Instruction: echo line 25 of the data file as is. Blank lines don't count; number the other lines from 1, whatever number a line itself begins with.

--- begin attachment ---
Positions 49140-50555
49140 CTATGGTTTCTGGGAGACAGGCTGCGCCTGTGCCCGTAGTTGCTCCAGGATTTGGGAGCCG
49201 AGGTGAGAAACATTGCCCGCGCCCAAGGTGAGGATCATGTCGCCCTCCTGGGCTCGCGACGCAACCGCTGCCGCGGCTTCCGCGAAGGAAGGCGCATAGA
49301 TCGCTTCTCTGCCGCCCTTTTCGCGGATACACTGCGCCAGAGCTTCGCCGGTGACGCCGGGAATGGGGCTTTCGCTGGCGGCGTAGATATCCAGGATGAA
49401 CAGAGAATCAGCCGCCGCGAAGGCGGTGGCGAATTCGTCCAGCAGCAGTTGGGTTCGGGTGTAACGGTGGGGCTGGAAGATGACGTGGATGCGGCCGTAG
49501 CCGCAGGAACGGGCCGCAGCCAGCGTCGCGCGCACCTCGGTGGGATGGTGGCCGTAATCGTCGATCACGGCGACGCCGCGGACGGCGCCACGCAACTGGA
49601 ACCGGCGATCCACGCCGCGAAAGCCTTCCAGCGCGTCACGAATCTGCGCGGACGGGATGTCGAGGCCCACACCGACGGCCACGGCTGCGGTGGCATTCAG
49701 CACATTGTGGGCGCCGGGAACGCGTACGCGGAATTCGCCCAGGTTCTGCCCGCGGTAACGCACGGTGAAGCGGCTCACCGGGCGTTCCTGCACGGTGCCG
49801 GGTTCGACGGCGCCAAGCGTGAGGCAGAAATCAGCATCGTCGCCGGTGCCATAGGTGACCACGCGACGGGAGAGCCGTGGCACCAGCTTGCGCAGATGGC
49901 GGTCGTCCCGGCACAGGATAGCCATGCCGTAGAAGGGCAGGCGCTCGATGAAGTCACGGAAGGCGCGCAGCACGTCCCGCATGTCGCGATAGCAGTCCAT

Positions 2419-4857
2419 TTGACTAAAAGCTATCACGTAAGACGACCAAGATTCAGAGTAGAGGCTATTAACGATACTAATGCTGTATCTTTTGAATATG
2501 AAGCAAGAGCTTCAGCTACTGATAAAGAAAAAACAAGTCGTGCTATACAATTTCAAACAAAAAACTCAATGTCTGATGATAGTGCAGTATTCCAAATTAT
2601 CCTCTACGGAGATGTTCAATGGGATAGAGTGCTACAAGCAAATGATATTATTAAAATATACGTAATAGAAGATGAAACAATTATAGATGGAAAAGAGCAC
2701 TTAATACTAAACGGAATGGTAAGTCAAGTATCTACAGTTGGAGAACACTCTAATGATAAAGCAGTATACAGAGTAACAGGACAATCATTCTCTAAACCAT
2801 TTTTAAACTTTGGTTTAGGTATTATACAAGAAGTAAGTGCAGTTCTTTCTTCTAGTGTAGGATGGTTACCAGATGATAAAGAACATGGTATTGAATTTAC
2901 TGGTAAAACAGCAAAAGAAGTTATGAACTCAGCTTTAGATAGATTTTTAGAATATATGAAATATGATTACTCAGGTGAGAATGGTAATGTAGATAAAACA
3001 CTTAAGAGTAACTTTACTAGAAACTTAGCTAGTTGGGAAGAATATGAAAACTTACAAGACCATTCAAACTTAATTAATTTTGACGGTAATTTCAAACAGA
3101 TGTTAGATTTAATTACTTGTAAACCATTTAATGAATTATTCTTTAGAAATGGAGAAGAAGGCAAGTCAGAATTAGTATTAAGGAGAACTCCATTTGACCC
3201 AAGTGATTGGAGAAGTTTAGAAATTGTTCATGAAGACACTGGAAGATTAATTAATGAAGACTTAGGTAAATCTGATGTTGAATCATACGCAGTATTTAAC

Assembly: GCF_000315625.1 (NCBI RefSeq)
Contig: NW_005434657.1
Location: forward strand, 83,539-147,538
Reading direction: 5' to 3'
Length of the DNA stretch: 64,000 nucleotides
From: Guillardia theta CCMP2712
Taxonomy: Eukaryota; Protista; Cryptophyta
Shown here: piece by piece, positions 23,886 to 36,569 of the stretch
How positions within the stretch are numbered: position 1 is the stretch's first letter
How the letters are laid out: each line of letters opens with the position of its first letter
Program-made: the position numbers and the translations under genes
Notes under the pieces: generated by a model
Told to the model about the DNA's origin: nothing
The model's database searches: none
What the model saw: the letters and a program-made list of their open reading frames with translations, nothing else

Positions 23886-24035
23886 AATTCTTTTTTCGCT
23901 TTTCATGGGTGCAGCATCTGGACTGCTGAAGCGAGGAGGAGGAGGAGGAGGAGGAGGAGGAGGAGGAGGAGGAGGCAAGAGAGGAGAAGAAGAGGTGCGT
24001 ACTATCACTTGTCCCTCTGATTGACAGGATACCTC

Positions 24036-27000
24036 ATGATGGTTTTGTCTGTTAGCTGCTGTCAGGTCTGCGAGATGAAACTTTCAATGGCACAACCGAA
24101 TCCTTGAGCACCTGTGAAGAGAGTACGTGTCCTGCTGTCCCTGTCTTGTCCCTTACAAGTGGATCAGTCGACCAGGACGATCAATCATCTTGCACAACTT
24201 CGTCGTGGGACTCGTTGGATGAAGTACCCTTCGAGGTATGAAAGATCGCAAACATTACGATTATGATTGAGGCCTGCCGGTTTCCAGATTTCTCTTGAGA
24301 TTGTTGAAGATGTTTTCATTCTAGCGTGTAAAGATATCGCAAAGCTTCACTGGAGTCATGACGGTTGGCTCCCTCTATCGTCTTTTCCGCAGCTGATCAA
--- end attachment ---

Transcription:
Length of the DNA stretch: 64,000 nucleotides